|Promotion of forage legume
seed production and processing on smallholder farms in Western Kenya
Forage legumes are important in the smallholder farming systems in Kenya in terms of improving the quality of the pastures and agricultural by-products fed to livestock, as well as improving soil fertility. An inadequate supply of affordable seed has however, limited the use of forage legumes in the farming system. A study was undertaken with the aim of (1) evaluating the production potential of Desmodium uncinatum (Silverleaf desmodium), Stylosanthes guyanensis (Stylosanthes), S. scabra (Stylosanthes), Dolichos lablab (Lablab bean) and Macrotyloma axillare (Axillare) and (2) assisting smallholder farmers to start producing seeds for sale and utilizating them on their farms. A total of 832 farmers in Uasin Gishu and Bungoma district and 231 in Migori district were exposed to legume seed production through formal and informal training’s during the study period. Sixty two percent of the farmers in Bungoma obtained seed yields in the region 50 - 137 kg/ha for Silverleaf desmodium , 71% in the region of 300 - 750kg/ha for S. guyanensis and 33% for S. scabra in Bungoma district. These yield levels were economically profitable. In Migori district Silverleaf desmodium was a profitable enterprise while Stylosanthes guyanensis and Macrotyloma axillare was not. Farmer evaluations indicated that most of their seed was lost through harvesting and threshing for Silverleaf desmodium and Stylosanthes spp and through number of harvests for Dolichos lablab. Macrotyloma axillare failed to produce seed at Bungoma. Sustainable marketing was of major concern to farmers if they have to undertake commercial seed production.
Forage seeds play a vital role in livestock development as they are the foundation for increased feed production per unit area. The demand for seed, however, depends on the emphasis given to livestock production by farmers and individual Governments. In Kenya, dairy cattle are highly ranked by smallscale farmers and the Government as an important enterprise for income generation, food security and manure production (National Development Plan 1997-2001, Rees et al. 1998 and Stall et al. 1997). Milk yields per cow are generally low and this is attributed to lack of provision of adequate quality feed. Napier grass and cereal by-products which form the bulk of roughage for dairy cows are generally low in crude protein especially during the dry season. Commercial protein sources that could supplement these roughages are too expensive for smallholder dairy farmers to afford on a regular basis and in adequate amounts (FAO 1985, Valk 1990). As a result, the Government has given priority to research and promotion of technologies that can encourage on-farm production of such feeds so as to reduce the cost of milk production (KARI 1991). Production and utilization of forage legumes is one of the low cost methods for enhancing both the quantity and quality of livestock feeds on smallholder farms since they are high in protein content (Tothill 1986). The legumes can also concurrently enhance soil fertility for companion fodder grasses and subsequent cereal crops (Tothill 1986, Mwangi et al. 1999 and Synders 1992) there by reducing the cost of livestock feed and crop production for the resource poor farmers.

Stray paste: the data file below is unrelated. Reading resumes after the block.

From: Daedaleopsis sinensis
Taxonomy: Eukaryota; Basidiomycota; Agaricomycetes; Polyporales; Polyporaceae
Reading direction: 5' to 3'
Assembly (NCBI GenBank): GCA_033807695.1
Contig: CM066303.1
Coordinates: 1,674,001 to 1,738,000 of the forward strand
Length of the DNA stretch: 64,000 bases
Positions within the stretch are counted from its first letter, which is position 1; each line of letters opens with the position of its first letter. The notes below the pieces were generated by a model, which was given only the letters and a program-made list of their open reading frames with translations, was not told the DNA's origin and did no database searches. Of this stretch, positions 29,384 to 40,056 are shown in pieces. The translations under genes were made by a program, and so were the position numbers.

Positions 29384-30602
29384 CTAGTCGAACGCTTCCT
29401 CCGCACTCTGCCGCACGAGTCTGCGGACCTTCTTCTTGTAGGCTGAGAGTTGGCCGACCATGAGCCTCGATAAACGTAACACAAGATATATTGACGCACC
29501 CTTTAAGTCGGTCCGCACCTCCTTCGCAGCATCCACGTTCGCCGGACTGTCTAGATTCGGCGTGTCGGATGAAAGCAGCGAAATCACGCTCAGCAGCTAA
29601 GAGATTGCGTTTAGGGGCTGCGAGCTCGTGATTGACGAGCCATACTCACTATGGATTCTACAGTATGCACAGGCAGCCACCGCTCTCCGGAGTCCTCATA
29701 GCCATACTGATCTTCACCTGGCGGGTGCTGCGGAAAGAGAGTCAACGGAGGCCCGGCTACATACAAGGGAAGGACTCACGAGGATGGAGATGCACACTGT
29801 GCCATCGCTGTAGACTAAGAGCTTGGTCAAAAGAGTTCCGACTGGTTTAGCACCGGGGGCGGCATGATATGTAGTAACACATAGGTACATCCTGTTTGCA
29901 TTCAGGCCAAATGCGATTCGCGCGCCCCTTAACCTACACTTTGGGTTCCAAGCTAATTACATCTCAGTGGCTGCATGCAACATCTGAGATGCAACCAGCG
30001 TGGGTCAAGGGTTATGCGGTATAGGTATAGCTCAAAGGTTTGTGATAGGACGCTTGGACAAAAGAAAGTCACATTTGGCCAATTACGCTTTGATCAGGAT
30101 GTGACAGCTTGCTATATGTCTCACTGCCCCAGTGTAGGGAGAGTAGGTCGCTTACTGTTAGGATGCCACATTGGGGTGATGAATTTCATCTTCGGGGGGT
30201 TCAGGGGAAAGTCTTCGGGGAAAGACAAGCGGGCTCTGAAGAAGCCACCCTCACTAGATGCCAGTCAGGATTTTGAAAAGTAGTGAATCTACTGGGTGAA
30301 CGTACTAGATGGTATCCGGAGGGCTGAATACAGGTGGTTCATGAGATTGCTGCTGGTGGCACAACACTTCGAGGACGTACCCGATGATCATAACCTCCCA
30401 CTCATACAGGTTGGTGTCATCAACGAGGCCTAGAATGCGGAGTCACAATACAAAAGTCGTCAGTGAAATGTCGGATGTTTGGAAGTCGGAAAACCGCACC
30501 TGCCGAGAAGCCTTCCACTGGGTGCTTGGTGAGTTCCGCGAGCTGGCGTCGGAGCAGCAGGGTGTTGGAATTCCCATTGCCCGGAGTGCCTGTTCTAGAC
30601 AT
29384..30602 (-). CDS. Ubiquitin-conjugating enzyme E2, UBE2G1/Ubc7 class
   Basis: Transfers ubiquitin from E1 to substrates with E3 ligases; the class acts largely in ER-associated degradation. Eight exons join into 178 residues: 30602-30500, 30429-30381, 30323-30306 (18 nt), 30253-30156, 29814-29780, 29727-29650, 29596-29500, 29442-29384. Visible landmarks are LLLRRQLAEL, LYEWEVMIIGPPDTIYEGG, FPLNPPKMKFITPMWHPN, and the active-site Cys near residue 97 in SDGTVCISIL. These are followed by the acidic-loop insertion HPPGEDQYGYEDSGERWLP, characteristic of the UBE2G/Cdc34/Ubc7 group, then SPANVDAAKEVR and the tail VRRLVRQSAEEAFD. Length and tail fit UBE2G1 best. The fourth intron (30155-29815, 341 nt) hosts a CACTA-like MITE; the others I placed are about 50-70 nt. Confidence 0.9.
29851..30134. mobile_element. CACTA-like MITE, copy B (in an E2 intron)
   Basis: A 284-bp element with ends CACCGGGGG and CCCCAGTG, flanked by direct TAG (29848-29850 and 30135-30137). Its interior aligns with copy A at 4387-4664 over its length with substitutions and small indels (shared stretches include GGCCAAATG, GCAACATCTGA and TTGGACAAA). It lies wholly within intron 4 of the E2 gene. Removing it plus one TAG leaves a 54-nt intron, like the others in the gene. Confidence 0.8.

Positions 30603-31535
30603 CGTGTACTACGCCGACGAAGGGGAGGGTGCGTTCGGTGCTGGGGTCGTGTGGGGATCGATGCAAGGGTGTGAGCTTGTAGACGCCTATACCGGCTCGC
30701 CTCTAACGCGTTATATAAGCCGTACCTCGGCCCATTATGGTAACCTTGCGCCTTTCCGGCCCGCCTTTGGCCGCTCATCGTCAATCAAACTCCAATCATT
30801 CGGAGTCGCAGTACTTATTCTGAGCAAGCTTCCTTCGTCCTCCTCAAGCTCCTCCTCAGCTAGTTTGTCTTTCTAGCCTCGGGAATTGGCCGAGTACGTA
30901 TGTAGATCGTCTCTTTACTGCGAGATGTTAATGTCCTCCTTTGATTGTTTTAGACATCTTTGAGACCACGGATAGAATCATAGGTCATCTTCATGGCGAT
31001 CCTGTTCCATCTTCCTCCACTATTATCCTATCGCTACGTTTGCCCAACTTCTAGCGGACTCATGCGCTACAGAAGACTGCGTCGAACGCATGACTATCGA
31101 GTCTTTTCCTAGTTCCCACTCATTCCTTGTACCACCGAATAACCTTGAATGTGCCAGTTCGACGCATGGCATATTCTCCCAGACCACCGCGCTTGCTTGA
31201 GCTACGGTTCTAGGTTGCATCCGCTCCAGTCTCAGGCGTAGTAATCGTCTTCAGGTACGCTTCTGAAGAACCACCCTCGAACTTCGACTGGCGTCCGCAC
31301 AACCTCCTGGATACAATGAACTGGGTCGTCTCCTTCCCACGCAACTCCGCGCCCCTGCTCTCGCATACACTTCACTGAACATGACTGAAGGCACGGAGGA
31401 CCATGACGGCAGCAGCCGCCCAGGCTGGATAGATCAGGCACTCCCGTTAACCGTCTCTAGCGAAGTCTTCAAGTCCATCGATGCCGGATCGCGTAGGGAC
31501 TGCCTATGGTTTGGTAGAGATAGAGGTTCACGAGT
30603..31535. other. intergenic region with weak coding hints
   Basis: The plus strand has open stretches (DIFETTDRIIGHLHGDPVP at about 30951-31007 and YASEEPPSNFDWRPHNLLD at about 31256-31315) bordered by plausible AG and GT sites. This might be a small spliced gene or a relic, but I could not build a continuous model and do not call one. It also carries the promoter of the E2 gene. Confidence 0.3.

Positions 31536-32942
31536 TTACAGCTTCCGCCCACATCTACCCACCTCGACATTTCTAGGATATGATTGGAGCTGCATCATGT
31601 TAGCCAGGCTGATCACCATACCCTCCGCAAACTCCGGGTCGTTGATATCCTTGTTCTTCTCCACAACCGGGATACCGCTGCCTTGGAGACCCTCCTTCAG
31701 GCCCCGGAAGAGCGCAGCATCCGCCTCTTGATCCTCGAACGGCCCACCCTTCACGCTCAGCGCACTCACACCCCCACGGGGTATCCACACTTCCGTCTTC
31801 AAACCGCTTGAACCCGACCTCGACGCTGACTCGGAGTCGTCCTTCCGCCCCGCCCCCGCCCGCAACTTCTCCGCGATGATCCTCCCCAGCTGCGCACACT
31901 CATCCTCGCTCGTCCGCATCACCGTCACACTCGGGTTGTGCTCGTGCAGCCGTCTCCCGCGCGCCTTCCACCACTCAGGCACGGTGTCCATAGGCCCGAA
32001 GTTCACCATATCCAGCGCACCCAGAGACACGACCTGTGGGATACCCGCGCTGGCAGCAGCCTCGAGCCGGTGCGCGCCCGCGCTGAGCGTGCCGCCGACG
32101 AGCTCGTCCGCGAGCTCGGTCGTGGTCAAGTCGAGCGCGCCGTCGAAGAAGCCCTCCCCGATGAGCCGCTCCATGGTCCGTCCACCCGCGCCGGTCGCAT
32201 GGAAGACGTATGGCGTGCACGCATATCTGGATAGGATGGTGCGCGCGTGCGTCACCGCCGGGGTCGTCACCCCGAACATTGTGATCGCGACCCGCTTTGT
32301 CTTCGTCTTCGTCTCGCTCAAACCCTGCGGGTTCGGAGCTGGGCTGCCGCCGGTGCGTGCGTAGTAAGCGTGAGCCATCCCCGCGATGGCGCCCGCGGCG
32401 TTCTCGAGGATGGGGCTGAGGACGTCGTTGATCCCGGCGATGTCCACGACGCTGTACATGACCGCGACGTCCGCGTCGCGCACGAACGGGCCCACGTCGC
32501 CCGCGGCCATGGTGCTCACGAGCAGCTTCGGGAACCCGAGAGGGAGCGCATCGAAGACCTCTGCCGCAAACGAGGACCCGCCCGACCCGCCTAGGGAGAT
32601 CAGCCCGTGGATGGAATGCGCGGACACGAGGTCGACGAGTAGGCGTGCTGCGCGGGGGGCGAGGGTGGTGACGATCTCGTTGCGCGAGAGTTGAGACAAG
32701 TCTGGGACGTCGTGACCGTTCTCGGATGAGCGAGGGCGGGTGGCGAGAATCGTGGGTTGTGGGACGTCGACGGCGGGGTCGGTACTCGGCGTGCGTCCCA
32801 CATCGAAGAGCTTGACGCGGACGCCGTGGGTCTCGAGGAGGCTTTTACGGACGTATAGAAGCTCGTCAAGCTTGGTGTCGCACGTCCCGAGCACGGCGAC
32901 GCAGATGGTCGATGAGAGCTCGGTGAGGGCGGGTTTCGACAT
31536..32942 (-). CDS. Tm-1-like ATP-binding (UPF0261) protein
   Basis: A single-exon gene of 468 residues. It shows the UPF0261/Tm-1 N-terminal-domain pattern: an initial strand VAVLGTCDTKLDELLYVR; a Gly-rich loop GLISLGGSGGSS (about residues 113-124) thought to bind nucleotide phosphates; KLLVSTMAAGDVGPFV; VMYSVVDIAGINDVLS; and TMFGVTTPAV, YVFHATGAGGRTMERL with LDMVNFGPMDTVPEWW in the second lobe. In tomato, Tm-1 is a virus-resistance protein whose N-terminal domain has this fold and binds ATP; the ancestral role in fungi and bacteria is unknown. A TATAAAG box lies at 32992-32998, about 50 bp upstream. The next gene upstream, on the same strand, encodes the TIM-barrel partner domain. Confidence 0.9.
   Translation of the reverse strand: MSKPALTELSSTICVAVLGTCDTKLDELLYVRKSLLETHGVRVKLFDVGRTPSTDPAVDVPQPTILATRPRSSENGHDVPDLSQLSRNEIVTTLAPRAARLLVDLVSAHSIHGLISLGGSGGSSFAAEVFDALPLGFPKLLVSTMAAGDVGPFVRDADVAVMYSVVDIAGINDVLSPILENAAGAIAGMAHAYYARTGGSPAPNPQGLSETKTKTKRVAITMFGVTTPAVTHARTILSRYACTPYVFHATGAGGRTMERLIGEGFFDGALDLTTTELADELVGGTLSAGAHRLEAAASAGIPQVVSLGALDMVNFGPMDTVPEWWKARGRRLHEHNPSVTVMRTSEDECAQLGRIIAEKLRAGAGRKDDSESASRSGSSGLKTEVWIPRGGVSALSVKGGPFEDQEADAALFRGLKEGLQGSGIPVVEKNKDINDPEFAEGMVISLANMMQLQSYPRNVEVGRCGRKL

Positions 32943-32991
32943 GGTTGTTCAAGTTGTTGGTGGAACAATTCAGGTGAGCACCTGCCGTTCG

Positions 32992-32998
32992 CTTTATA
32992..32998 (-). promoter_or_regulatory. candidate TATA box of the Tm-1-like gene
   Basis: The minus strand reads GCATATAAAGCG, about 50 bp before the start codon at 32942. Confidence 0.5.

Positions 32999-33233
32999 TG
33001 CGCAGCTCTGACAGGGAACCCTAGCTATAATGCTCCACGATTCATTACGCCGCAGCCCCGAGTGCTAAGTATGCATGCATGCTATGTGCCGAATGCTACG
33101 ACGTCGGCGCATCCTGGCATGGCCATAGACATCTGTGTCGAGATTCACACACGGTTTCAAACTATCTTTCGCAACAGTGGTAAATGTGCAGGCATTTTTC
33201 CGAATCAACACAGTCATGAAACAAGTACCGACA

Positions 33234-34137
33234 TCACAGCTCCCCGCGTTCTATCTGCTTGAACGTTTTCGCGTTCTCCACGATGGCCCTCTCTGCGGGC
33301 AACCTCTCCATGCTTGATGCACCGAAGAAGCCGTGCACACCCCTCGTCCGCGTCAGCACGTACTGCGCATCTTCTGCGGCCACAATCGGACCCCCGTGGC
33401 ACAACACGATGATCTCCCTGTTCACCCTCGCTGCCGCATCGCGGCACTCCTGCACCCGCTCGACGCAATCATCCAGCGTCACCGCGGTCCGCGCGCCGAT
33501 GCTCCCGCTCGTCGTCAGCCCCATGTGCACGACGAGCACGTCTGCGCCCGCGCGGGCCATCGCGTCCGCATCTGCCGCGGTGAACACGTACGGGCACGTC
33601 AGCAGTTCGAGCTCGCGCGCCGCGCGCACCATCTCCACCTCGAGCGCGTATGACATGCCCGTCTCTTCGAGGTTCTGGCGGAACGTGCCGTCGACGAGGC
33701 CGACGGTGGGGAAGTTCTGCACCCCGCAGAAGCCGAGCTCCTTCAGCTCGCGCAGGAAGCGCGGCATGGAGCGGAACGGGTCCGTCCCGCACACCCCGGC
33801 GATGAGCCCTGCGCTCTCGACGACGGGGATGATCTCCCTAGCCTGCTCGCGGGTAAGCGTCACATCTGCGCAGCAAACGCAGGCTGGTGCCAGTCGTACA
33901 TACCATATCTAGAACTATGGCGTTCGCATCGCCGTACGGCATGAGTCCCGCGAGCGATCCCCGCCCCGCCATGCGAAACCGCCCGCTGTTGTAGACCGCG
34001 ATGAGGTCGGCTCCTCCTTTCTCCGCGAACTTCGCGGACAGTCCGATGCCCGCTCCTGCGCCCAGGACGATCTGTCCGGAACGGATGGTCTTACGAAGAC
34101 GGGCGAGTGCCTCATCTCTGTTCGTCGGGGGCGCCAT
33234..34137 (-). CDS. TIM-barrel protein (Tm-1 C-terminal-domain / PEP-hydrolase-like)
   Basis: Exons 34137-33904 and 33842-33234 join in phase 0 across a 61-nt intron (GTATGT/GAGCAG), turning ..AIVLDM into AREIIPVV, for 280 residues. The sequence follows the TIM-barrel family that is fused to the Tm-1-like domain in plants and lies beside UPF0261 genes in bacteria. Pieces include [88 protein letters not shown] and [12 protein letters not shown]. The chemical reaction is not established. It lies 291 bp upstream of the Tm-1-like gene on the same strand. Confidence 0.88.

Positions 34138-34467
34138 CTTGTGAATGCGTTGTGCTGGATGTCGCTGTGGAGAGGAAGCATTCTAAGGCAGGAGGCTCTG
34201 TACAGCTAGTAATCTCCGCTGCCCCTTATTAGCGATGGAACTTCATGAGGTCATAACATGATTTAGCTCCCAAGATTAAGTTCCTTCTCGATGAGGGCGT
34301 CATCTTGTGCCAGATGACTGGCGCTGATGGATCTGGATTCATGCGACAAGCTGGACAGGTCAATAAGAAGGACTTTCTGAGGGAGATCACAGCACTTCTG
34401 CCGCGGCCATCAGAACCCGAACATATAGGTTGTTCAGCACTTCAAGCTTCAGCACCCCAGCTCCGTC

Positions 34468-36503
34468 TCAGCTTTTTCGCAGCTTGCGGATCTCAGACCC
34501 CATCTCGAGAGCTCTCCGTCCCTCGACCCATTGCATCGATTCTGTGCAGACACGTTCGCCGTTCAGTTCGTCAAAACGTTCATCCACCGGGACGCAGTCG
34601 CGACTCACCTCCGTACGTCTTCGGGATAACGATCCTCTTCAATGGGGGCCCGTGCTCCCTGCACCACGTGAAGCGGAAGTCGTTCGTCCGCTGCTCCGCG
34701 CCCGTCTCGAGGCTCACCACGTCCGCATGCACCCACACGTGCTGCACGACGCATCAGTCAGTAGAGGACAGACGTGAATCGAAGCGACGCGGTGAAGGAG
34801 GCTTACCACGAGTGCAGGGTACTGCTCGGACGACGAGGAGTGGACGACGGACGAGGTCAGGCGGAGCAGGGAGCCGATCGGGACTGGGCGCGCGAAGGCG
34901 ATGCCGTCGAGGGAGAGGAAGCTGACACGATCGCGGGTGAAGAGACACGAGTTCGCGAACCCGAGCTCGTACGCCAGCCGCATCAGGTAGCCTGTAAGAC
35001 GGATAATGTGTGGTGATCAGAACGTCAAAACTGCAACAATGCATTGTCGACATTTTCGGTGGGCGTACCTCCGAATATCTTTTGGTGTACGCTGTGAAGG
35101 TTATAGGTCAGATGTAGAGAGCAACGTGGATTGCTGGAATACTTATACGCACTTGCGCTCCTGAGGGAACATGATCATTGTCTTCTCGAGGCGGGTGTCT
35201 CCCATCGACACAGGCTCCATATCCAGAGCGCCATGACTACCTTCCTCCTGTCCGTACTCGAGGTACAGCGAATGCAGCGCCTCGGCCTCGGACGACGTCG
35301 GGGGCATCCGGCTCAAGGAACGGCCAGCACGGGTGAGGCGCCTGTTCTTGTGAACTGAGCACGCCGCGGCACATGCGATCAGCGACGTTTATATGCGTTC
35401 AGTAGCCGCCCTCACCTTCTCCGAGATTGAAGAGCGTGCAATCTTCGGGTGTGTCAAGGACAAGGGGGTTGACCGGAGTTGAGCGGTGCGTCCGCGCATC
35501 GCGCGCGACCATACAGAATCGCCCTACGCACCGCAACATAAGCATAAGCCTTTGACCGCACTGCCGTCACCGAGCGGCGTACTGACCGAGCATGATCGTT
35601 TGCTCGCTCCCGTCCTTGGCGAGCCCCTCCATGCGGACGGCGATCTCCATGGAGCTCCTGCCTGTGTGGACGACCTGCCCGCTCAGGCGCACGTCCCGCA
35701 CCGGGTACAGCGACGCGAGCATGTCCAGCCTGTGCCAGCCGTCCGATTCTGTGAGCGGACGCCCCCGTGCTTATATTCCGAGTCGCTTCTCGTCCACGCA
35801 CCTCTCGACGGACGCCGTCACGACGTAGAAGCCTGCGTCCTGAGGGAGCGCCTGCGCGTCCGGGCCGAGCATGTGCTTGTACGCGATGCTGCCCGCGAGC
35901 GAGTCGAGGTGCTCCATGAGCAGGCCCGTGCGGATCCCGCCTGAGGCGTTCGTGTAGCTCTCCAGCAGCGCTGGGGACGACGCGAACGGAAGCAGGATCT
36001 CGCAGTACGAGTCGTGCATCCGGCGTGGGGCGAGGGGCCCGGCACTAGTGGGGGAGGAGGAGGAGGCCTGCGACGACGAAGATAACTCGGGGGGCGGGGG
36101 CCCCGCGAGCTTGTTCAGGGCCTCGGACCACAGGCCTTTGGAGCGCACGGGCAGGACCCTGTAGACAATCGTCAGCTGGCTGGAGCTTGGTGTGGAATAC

Recent participatory rural appraisal reports from KARI regional research centres (Rees et al 1998 a,b, Stall et. al. 1997, Ramadhani et. al. 1999) and previous reports from the National Dairy Development Project (NDDP 1994) indicate that farmers are a ware of the importance of forage legumes and are willing to plant them on their farms, but unavailability of low cost legume seeds is a major constraint. The imported legume seed is scarce and expensive for farmers to purchase. Work carried out on research centres, indicate that Kenya can produce its own seed for some of the legumes if the existing research findings are transferred through trainings and on-farm research to small scale farmers and interprenuers (Muyekho and Wandera 1996). The objectives of this study were:
The study was carried out on smallholder farms in Turbo, Uasin Gishu district; Kibabii and Bukembe (Kanduyi), Bungoma District; Rongo and Central Kanyamkago, Migori district. Turbo lies in the Lower Highland zone 3 (LH3) at an altitude of 2000m a.s.l. with an annual rainfall of 900mm. The soils are predominantly cambisols and farm sizes range from 10 to 50 acres per household. Kanduyi is in Lower Midland zone 1 and lies at an altitude of 1211m a.s.l. with an annual rainfall of 1250mm. The soils are ferrasols with farm sizes per household ranging from 1 to 10 acres. Rongo and Central Kanyamkago are in the Lower Midland zones 2 and 3 (LM2 and LM3) respectively of the Lake Victoria region. Soils are predominantly Phaeozems. The altitude and annual rainfall are about 1200m a.s.l. and 1250mm respectively. Average farm sizes per household is 5 acres. Turbo and Kanduyi has one cropping season while Rongo and Central Kanyamkago has two reliable cropping seasons.